Poly diesel fuel tanks have a natural tendency to attract tiny microorganisms, including algae. If you happen to have a fuel storage tank and let it sit for a couple of months without having it filled again, then it will be susceptible for some algae growth. This occurrence can be attributed partially to the very nature of diesel fuel itself.
This is one of the many situations that algae growth can pose serious problem, it can engender engine stalling or clog your fuel filter. It is such a relief to know that there are remedies to help you with in this kind of problem. You may need to reach out to a diesel fuel tank cleaner to do the job.
What Does Algae in Poly Diesel Fuel Tanks Indicate?
Diesel algae, otherwise known also as diesel bacteria, comes in many different types. The most common specie is usually found nesting happily right inside the space between your diesel tank’s diesel fuel and water.
Having water in your diesel tank is not highly recommended or encouraged. However, the vast majority of boaters are constantly finding some good amount of water inside their tank. Water can inevitably find their way into your tank in many different ways. If this happens, it can cause diesel algae to appear, wander and do their thing without you even knowing it. Such organism can multiply exponentially in just a matter of only a few hours.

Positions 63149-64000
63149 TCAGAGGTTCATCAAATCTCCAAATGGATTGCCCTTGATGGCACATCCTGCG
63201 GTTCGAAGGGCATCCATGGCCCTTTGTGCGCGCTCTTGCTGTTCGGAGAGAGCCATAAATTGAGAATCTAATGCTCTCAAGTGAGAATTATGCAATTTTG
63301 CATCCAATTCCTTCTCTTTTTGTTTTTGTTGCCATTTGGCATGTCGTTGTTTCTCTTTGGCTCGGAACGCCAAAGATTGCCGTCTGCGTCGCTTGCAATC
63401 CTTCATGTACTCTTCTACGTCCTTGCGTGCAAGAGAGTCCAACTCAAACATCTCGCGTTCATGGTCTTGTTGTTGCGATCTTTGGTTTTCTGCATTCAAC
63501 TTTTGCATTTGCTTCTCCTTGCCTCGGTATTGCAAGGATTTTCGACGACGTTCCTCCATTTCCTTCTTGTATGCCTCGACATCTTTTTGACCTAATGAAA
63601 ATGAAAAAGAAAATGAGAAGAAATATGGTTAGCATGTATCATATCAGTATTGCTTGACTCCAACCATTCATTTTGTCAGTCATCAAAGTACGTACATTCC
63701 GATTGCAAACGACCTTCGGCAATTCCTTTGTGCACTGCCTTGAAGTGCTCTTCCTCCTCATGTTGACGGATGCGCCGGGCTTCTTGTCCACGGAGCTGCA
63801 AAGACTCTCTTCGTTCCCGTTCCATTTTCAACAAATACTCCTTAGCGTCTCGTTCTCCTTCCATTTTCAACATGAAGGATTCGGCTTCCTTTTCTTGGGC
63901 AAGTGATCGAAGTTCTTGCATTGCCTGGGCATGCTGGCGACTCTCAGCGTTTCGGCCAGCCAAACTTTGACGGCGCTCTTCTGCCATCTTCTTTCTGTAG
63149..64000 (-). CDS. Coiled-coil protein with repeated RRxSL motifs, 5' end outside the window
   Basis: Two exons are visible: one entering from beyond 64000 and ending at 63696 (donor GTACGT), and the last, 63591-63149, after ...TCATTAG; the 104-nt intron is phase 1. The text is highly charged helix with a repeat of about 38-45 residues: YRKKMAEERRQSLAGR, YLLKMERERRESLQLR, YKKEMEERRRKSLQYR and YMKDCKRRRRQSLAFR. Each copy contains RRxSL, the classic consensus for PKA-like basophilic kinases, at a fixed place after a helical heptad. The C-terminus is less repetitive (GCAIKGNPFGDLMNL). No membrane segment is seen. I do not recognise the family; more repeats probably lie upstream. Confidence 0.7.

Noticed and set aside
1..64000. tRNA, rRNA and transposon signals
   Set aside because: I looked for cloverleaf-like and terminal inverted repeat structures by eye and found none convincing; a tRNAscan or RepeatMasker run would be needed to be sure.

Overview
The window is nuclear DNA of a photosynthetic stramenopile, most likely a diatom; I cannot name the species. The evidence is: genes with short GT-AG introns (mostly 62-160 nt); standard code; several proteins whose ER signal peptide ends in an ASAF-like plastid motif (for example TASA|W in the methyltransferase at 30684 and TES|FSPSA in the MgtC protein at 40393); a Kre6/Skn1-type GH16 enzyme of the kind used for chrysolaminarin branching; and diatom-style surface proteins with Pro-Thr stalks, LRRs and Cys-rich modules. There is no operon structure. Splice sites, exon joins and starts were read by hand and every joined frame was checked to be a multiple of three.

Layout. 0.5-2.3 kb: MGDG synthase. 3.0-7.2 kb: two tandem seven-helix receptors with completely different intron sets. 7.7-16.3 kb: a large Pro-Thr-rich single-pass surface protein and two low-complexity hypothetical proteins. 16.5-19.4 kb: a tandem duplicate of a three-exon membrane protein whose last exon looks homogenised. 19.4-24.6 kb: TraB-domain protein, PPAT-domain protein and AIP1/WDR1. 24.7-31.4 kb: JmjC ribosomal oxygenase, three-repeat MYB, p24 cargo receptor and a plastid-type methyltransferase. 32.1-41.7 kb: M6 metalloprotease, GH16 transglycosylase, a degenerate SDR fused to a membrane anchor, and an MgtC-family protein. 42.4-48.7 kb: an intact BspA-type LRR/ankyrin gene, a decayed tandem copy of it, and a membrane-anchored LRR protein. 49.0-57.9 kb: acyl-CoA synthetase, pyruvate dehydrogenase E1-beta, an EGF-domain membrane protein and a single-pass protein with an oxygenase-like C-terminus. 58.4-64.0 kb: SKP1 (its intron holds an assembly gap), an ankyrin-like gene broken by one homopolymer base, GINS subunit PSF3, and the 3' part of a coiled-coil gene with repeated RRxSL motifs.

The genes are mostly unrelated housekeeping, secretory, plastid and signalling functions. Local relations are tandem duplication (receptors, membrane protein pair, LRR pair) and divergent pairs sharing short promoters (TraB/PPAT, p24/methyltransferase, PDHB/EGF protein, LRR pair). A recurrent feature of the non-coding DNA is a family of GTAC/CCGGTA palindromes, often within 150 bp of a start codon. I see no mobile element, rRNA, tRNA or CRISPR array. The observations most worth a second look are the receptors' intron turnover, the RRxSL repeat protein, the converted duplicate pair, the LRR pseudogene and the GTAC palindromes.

One surefire indication that your diesel poly fuel tank is certainly infested by diesel algae is that it will start to look misty as opposed to having a bright yellow sun color. If you will let it stand a little more time, sooner you will notice a brown sludge forming on it. Aside from that, there will be slimy and flaky strands floating about as well. This can be usually seen also in the primary filter.
The only time that boater realize that they already have a diesel fuel algae after noticing that their engine is now, more than ever, producing more smoke than before. Other notable indications include dramatic drops in rpm or plain stalling (the underlying reason for which is the fact that their filters have been clogged.)
In some extreme cases, the smell of rotten egg would come emanating from your diesel. This effluvium is surely disgusting to the nose. If you are in doubt, you can purchase bacteria testing kits. Such over-the-counter kits will help you verify if your stored diesel fuel tanks is indeed harboring nasty bacteria.
How Did Algae Found Its Way to Your Diesel?
Poly diesel fuel tanks bacteria can sometimes thrive in between the fragments of air inside your tank and the diesel fuel itself, but the vast majority of which are in between the water layer and the diesel fluid. As a matter of fact, this species of bacteria is also found in the very air we breathe. Perhaps the most logical way there is for them to have access to your tank is via your tank’s vent system.
If aside from diesel your tank also has some water in it, you run the risk of presenting this species of bacteria a nice habitat to thrive in. Eventually, they will form a colony. Beside providing habitat for bacterial growth in your tank, water present in your diesel tank will also work to the disadvantage of your engine in such a way that it reduces lubrication. This is bad because it will accelerate your engine’s wear and tear and runs the risk of it running irregularly. In the long run, this will adversely affect your engine’s overall performance.